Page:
MENTAL HEALTH SUPPORT FOR YOGA TEACHERS
Yoga can be a great tool for improving mental health, but what about when yoga teachers themselves need a little more support?
Mental health and wellbeing among teachers is the focus of a brand new two-part campaign by US-based Yoga Alliance, the largest nonprofit association representing the international yoga community.
It follows a rise in mental health concerns across the globe in the wake of the Covid-19 crisis and the challenges of lockdowns and quarantine.
“The pandemic fuelled the need to address mental health around the globe — especially among individuals in helping professions,” says Dani Hayes, vice president of community engagement.
In response, Yoga Alliance has initiated two new initiatives designed to help both members and non-members alike. The Member Assistance Programme is now a benefit included as part of the Yoga Alliance membership package, offered at no additional cost, and designed to assist members and their households with access to comprehensive wellbeing resources, guidance, and support.
The Eka WellBeing Services is a separate, specialised programme providing free mental health support to eligible yoga professionals and their families worldwide, regardless of membership, who face economic, racial or geopolitical challenges to receiving mental health care. Both schemes have been put together in partnership with employee assistance programme provider Lytle AllOne Health Company.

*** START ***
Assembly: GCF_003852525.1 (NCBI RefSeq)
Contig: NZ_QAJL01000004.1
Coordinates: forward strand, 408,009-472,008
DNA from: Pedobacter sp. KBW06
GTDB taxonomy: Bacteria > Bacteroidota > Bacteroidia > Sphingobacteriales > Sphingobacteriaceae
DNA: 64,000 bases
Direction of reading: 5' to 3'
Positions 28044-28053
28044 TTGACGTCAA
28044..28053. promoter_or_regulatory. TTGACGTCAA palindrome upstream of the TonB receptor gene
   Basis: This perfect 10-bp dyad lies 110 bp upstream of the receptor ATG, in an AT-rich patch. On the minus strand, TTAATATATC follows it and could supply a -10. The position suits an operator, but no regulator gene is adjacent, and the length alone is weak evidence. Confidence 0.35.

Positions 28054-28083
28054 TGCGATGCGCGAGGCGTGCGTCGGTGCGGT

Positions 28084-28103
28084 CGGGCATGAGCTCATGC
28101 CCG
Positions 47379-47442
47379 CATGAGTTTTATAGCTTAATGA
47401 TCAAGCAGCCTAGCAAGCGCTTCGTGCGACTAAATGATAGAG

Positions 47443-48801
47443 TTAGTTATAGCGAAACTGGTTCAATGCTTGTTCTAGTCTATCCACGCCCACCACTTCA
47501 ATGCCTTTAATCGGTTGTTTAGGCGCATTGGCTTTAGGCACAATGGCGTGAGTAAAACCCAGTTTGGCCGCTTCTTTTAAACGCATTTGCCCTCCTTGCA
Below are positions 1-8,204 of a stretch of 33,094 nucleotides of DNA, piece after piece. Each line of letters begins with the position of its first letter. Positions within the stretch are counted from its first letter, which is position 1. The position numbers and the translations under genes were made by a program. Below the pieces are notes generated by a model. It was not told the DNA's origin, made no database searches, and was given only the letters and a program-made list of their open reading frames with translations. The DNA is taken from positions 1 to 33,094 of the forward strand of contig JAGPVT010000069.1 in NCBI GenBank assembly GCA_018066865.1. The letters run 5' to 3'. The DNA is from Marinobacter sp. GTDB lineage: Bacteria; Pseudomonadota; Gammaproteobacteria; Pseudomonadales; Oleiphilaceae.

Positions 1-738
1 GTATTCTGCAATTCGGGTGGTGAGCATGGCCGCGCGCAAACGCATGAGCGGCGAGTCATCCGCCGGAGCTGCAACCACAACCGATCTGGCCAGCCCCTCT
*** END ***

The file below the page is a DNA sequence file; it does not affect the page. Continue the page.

“We are proud to partner with Lytle to offer the Member Assistance Programme and Eka WellBeing Services as a step toward a more integrated approach to mental health, especially when yoga professionals continue to shoulder and navigate elevated levels of emotional exhaustion and burn-out,” adds Hayes.
Both initiatives are available to yoga professionals working around the world. According to the National Alliance on Mental Illness, less than half of adults in the United States who need mental health services and treatment get the help they need. And, in 2021, the American Psychological Association reported increased demand for treatment of anxiety and depression as a result of the Covid-19 pandemic.
The launch of the two new assistance programmes also seeks to bridge the gap between traditional mental health treatments and yoga, says Hayes.
“Scientific research has long shown yoga’s multi-faceted ability to improve depression, anxiety, and other mental health conditions, illustrating that yoga should be part of the options available to address the complexity of mental health access around the world. Many individuals understand the positive impact yoga can have on one's mental health, but they are often reluctant to seek out traditional mental health treatment. At the same time, individuals more familiar with traditional treatment, may not consider yoga. With the launch of this programme, we’re saying ‘sometimes both are needed, and that’s okay.’”